In addition, everyone in our household is a maker. I cook, bake, and can because I enjoy it. I garden for my soul and to provide for my family. For the shear joy of creation I quilt, sew, do art, and make soap, which is slowly becoming a profitable business. My oldest daughter makes jewelry. My middle daughter has taken up crocheting. All of the children draw and craft for artistic expression.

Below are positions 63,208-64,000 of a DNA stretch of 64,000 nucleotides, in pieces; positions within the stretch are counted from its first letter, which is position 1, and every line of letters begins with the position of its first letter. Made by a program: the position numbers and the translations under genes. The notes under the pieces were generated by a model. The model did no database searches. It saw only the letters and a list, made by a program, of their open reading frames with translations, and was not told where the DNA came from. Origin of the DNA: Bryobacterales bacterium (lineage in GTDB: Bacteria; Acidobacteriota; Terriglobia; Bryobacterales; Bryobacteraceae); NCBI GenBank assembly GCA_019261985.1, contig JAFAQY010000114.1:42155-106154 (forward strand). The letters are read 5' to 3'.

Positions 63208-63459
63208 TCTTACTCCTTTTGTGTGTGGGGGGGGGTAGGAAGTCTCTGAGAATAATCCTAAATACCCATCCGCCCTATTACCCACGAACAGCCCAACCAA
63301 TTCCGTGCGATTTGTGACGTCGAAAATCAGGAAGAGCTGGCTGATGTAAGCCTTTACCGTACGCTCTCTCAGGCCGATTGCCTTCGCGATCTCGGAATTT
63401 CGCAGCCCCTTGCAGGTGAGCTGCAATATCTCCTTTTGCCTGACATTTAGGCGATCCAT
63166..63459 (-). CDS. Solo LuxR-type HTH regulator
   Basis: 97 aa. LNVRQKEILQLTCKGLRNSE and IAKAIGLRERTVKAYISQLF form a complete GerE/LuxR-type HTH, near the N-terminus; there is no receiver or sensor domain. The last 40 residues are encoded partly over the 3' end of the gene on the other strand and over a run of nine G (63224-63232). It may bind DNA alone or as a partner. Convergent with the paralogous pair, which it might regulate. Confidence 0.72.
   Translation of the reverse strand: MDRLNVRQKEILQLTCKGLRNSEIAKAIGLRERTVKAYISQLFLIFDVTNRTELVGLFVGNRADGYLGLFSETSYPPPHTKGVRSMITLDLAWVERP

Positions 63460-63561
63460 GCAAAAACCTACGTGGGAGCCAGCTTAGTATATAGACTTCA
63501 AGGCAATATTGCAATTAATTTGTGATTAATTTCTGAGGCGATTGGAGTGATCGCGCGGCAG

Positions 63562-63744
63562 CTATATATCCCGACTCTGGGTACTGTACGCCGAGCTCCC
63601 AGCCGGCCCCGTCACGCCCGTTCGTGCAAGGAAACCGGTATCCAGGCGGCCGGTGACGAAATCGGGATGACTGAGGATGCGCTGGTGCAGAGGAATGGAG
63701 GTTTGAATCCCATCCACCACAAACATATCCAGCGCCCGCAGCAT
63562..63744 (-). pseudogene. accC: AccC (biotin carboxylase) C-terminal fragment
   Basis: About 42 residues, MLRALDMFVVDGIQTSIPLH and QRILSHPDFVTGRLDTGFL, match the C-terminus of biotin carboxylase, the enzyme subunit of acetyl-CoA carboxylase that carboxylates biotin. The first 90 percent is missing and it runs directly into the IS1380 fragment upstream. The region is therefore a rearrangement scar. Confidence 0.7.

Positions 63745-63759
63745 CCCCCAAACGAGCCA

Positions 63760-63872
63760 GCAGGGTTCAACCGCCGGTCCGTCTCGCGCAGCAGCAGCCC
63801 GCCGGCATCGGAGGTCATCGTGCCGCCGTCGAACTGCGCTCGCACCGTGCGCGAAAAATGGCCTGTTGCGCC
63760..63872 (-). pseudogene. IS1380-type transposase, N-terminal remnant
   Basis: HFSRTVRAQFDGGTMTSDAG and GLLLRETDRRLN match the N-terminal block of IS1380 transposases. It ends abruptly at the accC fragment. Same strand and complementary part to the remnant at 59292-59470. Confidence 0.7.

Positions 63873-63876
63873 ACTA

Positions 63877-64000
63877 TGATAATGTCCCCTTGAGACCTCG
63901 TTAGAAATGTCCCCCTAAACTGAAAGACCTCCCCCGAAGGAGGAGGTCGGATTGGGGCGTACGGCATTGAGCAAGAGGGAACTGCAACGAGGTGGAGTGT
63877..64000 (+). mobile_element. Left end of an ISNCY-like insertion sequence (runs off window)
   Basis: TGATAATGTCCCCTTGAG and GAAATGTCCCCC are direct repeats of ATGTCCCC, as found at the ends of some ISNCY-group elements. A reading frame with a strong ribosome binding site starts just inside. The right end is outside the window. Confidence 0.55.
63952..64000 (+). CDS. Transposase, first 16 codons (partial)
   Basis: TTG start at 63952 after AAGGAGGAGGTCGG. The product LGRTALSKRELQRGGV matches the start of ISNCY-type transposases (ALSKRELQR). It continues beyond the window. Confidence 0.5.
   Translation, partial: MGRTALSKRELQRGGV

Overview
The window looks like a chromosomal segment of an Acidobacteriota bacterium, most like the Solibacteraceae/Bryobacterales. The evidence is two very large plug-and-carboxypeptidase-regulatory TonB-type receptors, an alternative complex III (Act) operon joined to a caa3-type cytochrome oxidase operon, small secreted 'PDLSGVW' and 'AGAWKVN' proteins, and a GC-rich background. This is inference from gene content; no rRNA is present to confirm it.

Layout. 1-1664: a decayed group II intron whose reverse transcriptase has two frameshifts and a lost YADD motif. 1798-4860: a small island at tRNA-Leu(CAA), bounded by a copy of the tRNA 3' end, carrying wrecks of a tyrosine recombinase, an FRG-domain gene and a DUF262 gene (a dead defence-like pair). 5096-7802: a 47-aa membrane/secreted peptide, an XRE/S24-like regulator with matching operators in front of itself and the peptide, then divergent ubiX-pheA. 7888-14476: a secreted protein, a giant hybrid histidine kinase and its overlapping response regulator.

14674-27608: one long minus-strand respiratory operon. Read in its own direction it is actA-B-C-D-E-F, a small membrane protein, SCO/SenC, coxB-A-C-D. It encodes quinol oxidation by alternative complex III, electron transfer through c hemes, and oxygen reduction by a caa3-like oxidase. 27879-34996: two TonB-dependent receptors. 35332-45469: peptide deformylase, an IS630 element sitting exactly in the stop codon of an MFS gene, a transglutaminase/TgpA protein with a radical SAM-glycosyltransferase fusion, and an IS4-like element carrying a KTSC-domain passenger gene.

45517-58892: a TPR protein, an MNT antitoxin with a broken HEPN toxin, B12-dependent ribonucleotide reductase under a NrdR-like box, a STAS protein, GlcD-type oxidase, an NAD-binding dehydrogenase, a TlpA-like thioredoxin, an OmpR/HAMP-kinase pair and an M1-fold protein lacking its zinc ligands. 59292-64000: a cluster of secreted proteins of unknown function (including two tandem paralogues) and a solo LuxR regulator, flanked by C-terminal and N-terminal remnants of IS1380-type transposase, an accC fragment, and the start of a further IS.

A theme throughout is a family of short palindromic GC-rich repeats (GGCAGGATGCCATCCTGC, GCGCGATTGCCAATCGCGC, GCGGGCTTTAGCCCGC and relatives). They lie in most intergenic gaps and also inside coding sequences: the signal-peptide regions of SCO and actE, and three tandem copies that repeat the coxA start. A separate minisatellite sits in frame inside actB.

We have learned quickly that Colorado is a very active state. It seems that nearly everyone walks, bikes, jogs, skis, skates, or otherwise spends significant outdoor time. While we are respecting social distancing and we now only have 2 acres (as opposed to the 10 we had previously) we do have the space to get out on our own land to play and soak up sunlight without having to actively “go” anywhere. Already we have been laying out a new garden, planning pasture for animals, and soaking up vitamin D. This keeps the cabin fever at bay.